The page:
I miss having drinks with the girls.
Sure, I've been to my share of virtual happy hours, but six months into the pandemic they are pretty boring. Part of the fun of sitting at the bar with the girls is dishing over heavy pours. In the age of the coronavirus, we've got nothing to dish about.
Maybe I should use this time with friends - and oenophiles - to educate myself about wine, rather than gossip over it. I'm ready to elevate my palate. Perhaps I should host my own virtual wine tasting?
This is not a novel idea. Wineries have been hosting virtual tastings since the onset of the pandemic to drive business, according to Wine Enthusiast Magazine. But based on anecdotal evidence, most of us are having wine tastings for strictly social reasons. And that was a good enough reason for me to seek an expert to help me plan my own virtual wine tasting.
Here's how it went, and how you can plan your own.
I connected with Mary Ewing-Mulligan, a Bucks County-bred, and Penn graduate and the president of the International Wine Center in New York. Ewing-Mulligan is also the first American woman to earn the prestigious title of Master of Wine. A master of wine understands the science behind the wine. She studies wine the same way psychologist studies the brain and behavior. Ewing-Mulligan, who has co-authored several books in the Wine For Dummies series with her husband, Ed McCarthy.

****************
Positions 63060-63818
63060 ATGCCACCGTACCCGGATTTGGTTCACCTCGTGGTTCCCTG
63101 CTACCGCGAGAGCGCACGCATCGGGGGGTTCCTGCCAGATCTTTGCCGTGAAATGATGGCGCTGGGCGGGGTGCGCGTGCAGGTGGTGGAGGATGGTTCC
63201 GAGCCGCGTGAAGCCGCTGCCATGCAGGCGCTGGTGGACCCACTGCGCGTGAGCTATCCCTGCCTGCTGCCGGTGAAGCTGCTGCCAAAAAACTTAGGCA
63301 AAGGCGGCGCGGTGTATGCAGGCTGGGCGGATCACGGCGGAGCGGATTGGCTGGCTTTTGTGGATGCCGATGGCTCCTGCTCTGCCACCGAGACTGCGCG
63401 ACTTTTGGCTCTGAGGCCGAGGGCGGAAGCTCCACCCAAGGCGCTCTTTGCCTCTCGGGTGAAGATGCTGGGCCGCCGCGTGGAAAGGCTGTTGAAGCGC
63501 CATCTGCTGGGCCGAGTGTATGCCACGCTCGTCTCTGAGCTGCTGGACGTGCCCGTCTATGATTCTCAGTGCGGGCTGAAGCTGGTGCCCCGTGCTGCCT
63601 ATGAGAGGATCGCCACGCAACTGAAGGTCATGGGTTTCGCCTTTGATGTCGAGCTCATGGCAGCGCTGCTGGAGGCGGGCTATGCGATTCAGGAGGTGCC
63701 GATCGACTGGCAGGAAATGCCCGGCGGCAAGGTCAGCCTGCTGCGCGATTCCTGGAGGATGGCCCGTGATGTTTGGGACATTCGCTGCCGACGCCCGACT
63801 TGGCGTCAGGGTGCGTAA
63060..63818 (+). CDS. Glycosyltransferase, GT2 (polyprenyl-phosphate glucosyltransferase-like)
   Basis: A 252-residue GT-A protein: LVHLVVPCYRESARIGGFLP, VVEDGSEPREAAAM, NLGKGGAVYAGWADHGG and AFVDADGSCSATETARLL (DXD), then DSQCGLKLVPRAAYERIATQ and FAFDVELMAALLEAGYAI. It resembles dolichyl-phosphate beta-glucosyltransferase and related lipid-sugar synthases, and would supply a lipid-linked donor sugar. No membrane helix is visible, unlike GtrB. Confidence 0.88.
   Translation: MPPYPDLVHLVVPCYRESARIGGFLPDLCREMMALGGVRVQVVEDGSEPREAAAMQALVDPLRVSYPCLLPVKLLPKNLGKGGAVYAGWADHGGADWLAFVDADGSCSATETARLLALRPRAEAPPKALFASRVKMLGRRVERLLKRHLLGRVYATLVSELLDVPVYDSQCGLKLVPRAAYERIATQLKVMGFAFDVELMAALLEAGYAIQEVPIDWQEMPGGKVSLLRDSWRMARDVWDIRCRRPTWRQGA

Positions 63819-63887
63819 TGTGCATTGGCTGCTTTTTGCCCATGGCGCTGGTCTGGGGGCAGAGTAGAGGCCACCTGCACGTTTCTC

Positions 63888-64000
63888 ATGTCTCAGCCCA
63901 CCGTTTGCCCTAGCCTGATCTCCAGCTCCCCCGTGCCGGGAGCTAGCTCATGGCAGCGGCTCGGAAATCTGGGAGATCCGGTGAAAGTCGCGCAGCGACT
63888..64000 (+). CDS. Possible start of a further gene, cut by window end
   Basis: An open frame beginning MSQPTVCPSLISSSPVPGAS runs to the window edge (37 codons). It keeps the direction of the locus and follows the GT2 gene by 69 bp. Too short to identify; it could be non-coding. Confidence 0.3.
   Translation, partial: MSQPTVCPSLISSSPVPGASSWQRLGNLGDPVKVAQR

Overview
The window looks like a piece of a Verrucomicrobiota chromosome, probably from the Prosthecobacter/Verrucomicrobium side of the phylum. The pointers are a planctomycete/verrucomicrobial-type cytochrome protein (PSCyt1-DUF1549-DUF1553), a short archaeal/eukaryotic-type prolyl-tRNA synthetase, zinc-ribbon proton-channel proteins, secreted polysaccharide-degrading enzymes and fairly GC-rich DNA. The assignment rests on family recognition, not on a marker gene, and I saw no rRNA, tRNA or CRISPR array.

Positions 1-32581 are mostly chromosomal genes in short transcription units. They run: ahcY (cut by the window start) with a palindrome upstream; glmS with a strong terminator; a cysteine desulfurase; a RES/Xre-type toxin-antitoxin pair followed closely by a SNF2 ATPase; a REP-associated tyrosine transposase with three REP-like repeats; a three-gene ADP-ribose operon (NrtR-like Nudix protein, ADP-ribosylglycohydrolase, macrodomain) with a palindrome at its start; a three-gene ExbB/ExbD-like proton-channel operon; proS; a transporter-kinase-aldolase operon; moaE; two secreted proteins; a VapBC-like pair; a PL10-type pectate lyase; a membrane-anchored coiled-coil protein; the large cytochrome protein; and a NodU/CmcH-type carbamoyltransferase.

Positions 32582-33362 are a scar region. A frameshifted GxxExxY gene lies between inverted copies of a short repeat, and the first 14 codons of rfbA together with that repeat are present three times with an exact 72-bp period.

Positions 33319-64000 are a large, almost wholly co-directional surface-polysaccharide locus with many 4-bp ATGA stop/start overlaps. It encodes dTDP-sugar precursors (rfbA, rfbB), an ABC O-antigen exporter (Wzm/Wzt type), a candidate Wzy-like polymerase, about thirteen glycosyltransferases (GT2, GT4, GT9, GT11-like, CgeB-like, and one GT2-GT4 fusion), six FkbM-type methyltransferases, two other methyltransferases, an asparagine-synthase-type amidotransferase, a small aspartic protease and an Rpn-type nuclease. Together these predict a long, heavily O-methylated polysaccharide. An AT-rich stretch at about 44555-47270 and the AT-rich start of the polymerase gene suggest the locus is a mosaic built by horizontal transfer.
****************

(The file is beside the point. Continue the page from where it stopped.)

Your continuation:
THE SWIRL. THE SNIFF. THE TASTE.
Ewing-Mulligan suggested a a red, white and rose. The white was a Louis Jadot 2019 Bourgogne Chardonnay, produced in Burgundy. Ewing-Mulligan's eyes twinkled when she told us the chardonnay from Burgundy, one of the premiere regions of wine production in France. "A chardonnay is a good, solid, reliable wine that people can find anywhere," Ewing said. The rose was courtesy of Marques de Caceres Rose from Rioja, Spain. Roses are having a moment, so that makes them an excellent choice. And finally, the red: a blend of merlot and cabernet franc from Chteau Lassegue, a vintage blend.
I invited my mom and sister to the tasting. Ewing-Mulligan instructed us start with light to heavy. (But you can also drink in order from dry to sweet or least expensive to more expensive depending on the theme. )
We each poured four ounces of wine into the glass. Swirled it. When you swirl the wine, the scent is released, Ewing-Mulligan said. And then we took a sniff. Discussion ensued. We agreed the chardonnay smelled like green apples, and we enjoyed its silky texture and full body. It featured a citrusy finish that lingered in the back of our throats. The chardonnay was my mother's favorite, surprising because she doesn't really like wine (she prefers beer) and when she does drink wine, it's prosecco in mimosas. (You learn something new every day.)